- The throttle cable was a bit of a fiddle I had a 4 barrel Holey carb before and the home made cables did not transfer over. I had to modify all my bracketery again
- The setup was so easy and running was instant
- The PCV valve I had installed turned out to let a lot of air through as I had to turn the butterfly valves amost entirely closed to get the idle down. I changed to a different valve and the settings are now a bit more standard. Unlike carburetors such a massive air leak is not a problem for the Sniper as it adjusts the mixture. This explains why I never got my Holley carb to work quite right at idle
- There is a strong injector pulse going through the fuel feed line and mounting that to anything on the body gives quite a loud knocking sound. I wrapped it in foam pipe insulation and tie wrapped it to the fender. All quiet now.
- Currently the Sniper does not control timing which is left conventional (weights and vacuum). It all works fine, but eventually I would like for all of this to be controlled through the sniper as it provides more low end torque. I bought my distributor from Simon BBC in the Uk and I need to find out if it has a magnetic pickup, which the Sniper should be able to read. I then need to lock any advance movement and index the rotor, after that it should all work.. will see.

I know my 84 is quite rare in the US (original import though), and I have not kept it spec (too many parts are missing), but I do recommend the Sniper EFI, it does make the car much more useable!
 

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wonderful update, for further technology take a look at "trigger wheels dot com".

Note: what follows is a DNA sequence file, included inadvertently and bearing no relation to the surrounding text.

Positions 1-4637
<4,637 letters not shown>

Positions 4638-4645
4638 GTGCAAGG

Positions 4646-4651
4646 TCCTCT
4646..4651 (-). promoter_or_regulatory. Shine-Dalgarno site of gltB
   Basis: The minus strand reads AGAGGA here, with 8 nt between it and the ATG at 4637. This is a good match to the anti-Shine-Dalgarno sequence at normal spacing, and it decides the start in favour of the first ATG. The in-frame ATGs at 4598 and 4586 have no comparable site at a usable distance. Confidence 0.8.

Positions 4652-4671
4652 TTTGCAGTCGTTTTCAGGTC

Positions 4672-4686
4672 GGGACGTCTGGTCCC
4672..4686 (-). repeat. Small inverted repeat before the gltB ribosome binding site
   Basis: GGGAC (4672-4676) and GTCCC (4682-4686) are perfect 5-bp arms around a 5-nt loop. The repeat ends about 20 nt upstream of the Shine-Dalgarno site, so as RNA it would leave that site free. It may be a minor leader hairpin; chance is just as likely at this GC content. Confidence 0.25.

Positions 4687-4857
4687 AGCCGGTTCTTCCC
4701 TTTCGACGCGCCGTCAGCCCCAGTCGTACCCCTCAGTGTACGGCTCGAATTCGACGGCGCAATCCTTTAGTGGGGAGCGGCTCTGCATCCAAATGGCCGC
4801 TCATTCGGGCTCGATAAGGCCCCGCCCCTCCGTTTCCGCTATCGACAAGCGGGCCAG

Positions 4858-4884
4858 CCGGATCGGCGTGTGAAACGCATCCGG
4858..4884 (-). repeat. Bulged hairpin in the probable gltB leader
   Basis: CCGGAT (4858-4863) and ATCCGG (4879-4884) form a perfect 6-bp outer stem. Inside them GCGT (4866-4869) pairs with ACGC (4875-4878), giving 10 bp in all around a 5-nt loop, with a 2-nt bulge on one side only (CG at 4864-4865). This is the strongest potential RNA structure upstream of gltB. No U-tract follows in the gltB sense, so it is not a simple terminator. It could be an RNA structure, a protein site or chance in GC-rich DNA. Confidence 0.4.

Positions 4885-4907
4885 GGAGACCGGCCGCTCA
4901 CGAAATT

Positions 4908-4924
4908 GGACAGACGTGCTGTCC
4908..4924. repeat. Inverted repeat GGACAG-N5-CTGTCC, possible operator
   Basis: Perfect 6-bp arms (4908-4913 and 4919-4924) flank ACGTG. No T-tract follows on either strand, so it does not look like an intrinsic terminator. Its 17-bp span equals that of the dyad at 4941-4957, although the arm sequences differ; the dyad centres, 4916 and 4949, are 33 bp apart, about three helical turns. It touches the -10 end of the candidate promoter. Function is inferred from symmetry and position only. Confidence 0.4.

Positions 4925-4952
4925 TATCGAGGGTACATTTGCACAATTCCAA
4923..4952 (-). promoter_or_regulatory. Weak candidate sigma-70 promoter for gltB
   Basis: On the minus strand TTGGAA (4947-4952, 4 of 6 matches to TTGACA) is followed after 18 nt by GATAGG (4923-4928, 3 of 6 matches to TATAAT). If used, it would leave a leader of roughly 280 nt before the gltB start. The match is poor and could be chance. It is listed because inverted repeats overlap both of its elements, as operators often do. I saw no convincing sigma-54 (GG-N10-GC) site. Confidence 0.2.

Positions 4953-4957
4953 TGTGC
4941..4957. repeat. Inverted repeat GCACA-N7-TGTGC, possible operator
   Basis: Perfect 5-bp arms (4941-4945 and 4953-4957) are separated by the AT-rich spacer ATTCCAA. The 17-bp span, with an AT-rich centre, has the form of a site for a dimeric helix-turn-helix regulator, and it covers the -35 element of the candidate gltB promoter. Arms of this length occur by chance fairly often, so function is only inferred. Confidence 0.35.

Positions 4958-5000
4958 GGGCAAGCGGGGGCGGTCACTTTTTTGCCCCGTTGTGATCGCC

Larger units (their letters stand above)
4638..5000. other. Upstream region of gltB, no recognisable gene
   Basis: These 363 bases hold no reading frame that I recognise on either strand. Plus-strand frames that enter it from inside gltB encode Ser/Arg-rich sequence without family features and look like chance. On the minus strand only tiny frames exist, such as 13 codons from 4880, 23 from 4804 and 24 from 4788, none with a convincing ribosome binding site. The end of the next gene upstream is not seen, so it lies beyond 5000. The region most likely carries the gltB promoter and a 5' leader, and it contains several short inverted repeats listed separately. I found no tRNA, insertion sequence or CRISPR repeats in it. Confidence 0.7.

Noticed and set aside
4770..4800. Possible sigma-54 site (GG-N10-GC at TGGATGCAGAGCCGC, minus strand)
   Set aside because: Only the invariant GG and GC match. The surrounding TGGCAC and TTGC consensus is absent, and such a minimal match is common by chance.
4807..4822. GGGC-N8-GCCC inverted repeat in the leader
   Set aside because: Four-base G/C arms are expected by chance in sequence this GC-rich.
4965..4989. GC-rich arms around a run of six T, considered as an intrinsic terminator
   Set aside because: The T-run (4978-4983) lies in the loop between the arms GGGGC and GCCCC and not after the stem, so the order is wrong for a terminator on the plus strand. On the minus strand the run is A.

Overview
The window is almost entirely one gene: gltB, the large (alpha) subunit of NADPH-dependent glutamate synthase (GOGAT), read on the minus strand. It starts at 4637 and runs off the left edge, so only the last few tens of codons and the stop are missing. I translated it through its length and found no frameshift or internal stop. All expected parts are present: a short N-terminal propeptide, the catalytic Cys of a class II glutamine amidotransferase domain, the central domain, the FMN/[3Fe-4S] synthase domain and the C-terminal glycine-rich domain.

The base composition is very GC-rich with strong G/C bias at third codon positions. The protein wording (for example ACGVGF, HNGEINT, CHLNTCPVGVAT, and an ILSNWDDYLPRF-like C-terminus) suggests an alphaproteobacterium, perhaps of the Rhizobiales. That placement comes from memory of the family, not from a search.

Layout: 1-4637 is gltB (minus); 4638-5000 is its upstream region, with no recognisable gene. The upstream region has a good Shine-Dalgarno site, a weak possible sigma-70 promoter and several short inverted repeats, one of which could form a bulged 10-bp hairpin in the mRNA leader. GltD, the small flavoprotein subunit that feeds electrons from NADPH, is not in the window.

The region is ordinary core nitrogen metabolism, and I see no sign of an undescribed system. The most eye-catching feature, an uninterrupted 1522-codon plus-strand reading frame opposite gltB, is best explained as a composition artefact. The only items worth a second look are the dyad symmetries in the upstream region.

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Discussion Starter #7
Actually I am not getting much further with the Sniper ECU ignition control situation. I have not done anything yet but research so far indicates it will be 'experimental' at best. Car is running fine so it is really a case of "if it ain't broke, it needs more fixing", but at one point I am just going to try and connect my SimonBBC magnetic trigger to the Holley Sniper do all the modification to lock out mechanical and vacuum advance, index the rotor and just give it a shot. Worst case I need to buy a new distributor..

I looked at the trigger wheels, but it looks a little complicated to get a standard 36+1 trigger to deliver the 4 pulse per rotation which the Sniper EFI is expecting. I have found 4 pulse trigger wheels, but nothing that matches the Rover engine. In any case I would have to remove the main pulley etc etc..

There comes a point it is just too much fixing..

I did swap the vacuum advance from ported to non-ported to get the idle temperature down (lean idle mixture requires more advance timing than just static). Here in Houston with the heat and AC load, the British cooling is a little strained as it is. Idle is not as smooth now, but still perfectly acceptable..